Nilo Stolte Home page - Implicit Surfaces

Interval Arithmetic, Implicit Surfaces and Voxels

You are probably wondering what is the relationship between these 3 things. To show you I am not crazy I show you some images that use all these three concepts. These images were obtained by transforming implicit surfaces to voxels (a process called voxelization) using interval arithmetic and then rendered by displaying each voxel as a 3D point with a normal vector using OpenGL Z-buffer. The resolution for the voxel space is 512x512x512 and the voxels are stored into a pointer octree. Only the voxels that intersect the surface are stored.

The voxelization technique subdivides the space in a recursive way testing using interval arithmetic, if a given octant contains a part of the surface. When the voxel level arrives, the normal is calculated by the gradient in the middle of the voxel.

The visualization process produces Ray-Casting quality images generated in interactive speeds.

The main advantage of our representation is its robustness, that is the are guaranteed to always envelop the surfaces. In voxels addition, this representation can be locally refined to any desired resolution from any previous voxelised part of the surface. These qualities alone make it a much better way of represen- ting curved and/or complex surfaces in comparison with polygonal representation.

Here are some current research work in this area:

Spherical and Cylindrical Coordinates Implicit Surfaces

Here I show some images for voxelized implicit functions in spherical or cylindrical coordinates. The voxelization technique is a variation of the standard voxelization procedure described above.

Cylindrical Coordinates

Gear with contour produced by the equation R+a⋅sin(9⋅θ)−r=0. All the other parts were produced employing CSG of cylinders and planes using constraints.

Blending Implicit Surfaces

Implicit Surfaces can be blended together using a blending function. When the blending function is a gaussian, the resulting surface is known as a Blobby Model. I use a polynomial blending function which imitates the form of a gaussian (see my PhD thesis in Publications and IRIT).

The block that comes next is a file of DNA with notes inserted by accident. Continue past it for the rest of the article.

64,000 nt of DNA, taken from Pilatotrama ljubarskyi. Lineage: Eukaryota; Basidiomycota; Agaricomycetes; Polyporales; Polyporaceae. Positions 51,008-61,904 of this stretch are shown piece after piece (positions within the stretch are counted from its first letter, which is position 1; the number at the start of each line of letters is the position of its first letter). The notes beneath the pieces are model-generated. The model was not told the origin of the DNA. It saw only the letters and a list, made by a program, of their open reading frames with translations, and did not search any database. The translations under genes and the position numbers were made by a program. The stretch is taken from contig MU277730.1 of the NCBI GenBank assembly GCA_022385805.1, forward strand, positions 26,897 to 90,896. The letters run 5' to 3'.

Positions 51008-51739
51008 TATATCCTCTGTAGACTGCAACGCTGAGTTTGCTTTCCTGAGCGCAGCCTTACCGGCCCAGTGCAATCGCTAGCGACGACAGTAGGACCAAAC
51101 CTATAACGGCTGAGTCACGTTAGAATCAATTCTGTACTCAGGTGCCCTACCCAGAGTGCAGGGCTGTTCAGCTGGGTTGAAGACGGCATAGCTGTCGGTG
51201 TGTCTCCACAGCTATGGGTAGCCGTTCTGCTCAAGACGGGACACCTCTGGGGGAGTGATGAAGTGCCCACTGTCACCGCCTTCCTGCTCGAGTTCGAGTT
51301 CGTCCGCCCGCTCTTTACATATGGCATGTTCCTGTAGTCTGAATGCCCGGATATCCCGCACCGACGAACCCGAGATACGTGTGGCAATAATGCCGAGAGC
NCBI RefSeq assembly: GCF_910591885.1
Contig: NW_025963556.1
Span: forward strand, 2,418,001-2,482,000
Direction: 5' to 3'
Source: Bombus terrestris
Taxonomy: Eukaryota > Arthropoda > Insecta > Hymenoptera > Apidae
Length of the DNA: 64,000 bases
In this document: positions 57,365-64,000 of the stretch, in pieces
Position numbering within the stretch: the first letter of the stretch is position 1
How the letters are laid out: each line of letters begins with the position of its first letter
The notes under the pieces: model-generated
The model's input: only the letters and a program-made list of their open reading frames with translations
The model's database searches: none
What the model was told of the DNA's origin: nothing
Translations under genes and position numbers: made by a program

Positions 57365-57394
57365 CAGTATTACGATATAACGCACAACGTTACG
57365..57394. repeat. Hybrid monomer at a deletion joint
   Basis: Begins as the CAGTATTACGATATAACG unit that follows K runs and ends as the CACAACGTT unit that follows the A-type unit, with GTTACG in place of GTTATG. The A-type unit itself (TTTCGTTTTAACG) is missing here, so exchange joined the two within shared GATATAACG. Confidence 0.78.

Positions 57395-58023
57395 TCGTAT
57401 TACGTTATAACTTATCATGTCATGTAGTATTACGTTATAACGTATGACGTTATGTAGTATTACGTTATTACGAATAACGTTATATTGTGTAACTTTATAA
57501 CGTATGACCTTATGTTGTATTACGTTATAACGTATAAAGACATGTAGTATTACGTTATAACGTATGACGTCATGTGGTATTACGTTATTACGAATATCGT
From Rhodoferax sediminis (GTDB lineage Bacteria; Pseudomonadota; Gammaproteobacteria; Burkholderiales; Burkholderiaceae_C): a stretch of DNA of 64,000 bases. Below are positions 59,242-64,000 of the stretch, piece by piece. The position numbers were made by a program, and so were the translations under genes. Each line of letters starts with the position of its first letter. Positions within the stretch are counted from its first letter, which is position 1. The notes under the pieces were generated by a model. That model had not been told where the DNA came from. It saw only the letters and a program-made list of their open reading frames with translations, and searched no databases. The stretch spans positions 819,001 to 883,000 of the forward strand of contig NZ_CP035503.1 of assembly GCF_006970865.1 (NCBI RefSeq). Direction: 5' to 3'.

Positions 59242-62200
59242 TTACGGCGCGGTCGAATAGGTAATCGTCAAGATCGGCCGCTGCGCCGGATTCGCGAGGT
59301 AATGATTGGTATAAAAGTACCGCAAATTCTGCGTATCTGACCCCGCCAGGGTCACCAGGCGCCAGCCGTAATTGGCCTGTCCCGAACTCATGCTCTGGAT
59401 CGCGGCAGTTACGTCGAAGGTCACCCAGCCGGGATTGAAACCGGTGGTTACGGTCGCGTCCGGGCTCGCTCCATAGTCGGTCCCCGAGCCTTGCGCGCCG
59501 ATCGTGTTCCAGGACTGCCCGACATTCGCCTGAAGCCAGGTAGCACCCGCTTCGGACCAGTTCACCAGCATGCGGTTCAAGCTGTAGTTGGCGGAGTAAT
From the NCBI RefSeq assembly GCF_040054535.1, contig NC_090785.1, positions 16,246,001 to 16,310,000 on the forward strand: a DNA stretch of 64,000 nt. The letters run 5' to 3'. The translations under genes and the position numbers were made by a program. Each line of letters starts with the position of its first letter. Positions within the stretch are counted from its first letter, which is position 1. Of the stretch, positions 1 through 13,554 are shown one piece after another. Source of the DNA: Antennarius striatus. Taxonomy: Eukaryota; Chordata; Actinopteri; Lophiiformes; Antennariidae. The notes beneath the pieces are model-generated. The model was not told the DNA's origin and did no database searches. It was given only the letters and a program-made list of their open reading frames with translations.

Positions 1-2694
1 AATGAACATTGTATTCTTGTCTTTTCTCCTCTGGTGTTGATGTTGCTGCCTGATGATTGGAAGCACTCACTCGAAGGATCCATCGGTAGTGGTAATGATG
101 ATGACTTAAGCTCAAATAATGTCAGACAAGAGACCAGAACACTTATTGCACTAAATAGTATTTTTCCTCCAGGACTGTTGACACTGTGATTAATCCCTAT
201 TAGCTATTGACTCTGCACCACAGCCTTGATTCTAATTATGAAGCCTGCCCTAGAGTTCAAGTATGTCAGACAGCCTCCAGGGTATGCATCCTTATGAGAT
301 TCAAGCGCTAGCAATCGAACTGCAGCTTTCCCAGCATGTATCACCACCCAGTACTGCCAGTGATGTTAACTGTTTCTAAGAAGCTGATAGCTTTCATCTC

The surface on the left was obtained blending 10 spheres using my polynomial blending function (See the figure below).
This is the blending function used to blend the spheres in the scene above. The blending is restricted to the range [0,R]. Since there is a root at x=R, surfaces outside the range do not need to be considered.

Infinite Replication of Implicit Surfaces

An Implicit Surface can be infinitely replicated using a very simple technique. This can be seen as a kind of a fractal but without the fractals high processing times. The application of this principle is very wide, from lower evaluation of highly complex scenes based on surface repetitions to implicit representation of surfaces previously only definable using parametric functions.

Torus Replication A torus (r−R)2+z2−a2=0 (cylindrical coordinates) at the image on the left is replicated in the Z direction, demonstrating the principe of implicit replication. The whole scene is defined by only one torus equation.
Replication can be used to represent some parametric surfaces implicitly. Only one cycle of the spiral on the left can be represented implicitly, but applying infinite replication the whole codomain of the infinite spiral can be obtained implicitly. This is an alternative to implicit sweeps that is considerably less computationally expensive.

Parallel Recursive Space Subdivision

This is a parallel algorithm for recursive subdivision of the space. I used it to voxelize complex implicit surfaces. It is a master-slave configuration, each one running in a different R10000 processor in a SGI Challenge. Only the slaves processes produce subdivisions while the master controls the slaves work and stores the result into a data structure (an octree, in our case).